The certificate and rules sound mostly good. A private pilot's license isn't a commercial license, it's fairly easy to get, but ensures that you know the 'rules of the air' like a person with a driver's license presumably knows the rules of the road.
The rules of the air are useless 400' above the earth - they're only designed to allow pilots to operate around other aircraft, and these drones won't operate there, at least not for now. Frankly, if they ever do operate autonomously at altitude the rules of the air that exist today will be worthless anyway.
A pilot's license is also not easy to get. For starters, you generally need to not be terrified of flying in a small plane, which by itself is something probably half the US population would fail to satisfy. Mostly it is about stick and rudder skills that are useless in a drone, and which also not everybody has. It is also very expensive - at a minimum you need about 40 hours of flight time, much of it accompanied by an instructor. Planes rent for about $120/hr in most places, if you want something from the 70s.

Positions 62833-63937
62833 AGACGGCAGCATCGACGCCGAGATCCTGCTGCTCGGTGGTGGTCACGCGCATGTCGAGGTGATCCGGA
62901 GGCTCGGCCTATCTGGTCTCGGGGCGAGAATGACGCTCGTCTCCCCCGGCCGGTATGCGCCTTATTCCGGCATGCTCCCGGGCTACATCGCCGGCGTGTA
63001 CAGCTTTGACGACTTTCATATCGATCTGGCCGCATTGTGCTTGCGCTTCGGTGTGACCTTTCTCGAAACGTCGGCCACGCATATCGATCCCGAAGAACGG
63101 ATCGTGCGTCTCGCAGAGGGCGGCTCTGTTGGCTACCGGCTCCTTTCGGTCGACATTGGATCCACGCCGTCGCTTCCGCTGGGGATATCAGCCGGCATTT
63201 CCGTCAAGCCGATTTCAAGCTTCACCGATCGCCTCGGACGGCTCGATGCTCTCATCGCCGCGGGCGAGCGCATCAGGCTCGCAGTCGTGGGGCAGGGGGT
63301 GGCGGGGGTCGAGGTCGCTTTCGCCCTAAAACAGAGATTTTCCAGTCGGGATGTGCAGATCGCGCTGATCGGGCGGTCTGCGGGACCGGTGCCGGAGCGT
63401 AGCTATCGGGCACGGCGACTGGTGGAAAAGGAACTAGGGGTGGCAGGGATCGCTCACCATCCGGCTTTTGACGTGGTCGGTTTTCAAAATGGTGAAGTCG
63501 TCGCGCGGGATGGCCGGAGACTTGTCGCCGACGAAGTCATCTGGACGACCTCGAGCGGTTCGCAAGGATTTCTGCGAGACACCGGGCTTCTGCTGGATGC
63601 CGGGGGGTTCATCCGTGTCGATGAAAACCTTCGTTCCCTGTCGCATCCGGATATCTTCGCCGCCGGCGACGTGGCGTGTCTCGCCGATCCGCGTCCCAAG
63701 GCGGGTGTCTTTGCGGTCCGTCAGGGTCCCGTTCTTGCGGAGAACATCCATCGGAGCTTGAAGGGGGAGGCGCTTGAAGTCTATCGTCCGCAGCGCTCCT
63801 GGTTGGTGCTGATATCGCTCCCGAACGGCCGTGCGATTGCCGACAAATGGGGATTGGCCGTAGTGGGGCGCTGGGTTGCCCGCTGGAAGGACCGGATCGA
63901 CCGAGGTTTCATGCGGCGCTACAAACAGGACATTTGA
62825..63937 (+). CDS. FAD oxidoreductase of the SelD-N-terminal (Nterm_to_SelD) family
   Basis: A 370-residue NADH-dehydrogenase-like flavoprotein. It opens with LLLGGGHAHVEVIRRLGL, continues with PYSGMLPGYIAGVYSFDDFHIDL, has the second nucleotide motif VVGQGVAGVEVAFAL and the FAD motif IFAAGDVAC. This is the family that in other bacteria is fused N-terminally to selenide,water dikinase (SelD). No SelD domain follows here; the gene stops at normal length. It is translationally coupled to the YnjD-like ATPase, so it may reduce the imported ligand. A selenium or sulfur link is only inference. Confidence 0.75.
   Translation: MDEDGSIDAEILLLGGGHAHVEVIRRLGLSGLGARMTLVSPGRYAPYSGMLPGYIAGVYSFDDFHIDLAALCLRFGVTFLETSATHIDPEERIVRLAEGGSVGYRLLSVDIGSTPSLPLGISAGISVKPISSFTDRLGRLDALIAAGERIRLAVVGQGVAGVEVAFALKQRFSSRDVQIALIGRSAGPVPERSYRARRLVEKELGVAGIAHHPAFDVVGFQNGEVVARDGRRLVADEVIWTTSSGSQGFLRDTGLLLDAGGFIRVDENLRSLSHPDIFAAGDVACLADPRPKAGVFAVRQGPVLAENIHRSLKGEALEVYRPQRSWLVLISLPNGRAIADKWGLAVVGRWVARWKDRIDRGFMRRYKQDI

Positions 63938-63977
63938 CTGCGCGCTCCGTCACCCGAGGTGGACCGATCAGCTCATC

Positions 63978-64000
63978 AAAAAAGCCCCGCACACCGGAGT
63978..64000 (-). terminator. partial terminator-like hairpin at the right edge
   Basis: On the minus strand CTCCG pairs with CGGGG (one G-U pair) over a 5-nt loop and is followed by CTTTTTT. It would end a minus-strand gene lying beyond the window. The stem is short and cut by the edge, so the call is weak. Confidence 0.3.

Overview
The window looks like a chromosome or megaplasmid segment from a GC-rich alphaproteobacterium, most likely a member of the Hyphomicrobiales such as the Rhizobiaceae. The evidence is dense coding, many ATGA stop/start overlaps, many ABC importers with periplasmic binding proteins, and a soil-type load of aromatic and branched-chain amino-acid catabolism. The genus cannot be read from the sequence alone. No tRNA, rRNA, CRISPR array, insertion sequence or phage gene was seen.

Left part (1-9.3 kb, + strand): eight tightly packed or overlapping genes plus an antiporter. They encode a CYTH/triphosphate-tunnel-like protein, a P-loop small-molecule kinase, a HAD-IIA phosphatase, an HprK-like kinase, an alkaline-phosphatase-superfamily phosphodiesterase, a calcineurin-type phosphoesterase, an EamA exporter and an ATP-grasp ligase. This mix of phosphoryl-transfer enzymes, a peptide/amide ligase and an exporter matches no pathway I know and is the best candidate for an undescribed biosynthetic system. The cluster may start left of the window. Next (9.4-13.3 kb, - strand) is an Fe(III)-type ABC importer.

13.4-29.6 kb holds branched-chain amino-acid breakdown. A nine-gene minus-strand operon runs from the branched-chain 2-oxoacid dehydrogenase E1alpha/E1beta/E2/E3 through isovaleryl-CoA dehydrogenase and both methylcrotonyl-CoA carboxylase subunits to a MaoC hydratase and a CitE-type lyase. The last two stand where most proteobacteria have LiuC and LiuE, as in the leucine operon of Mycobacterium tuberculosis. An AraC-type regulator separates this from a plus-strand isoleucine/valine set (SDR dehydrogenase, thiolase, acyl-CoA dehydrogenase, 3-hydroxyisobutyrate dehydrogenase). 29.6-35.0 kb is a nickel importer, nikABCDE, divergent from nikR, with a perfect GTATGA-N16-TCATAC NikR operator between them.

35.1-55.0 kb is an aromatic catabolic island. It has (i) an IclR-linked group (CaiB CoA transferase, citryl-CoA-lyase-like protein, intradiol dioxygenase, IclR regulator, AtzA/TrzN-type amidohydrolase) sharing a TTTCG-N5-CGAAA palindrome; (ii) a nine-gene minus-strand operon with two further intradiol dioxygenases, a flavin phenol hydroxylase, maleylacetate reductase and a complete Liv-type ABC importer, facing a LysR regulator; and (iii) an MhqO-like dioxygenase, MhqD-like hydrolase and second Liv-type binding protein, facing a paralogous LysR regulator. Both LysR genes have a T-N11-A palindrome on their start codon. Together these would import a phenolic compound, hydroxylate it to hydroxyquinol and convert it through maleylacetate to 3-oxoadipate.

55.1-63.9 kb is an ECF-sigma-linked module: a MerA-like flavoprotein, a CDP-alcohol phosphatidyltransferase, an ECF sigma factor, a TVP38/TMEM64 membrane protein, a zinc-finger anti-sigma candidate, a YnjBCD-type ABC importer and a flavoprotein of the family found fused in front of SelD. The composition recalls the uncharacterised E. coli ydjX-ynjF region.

while self-driving cars are allowed on the road for testing, unless they're on a closed track they still need a rated human driver available to take over if something goes wrong, etc...
These drones aren't being allowed "on the road" - they're being restricted to below 400' and in fairly uninhabited areas. You're legally allowed to operate a fully-autonomous vehicle in your back yard without any human inside as long as it doesn't go out onto the roads. Otherwise you'd need a license to buy a Roomba.
If Amazon wanted to test landing a drone at KSFO then certainly requiring an instrument-rated pilot at the helm would make a lot more sense - they're going to be in controlled airspace talking to ATC and essentially operating under IFR in an environment where a mistake might kill hundreds of people. This isn't that.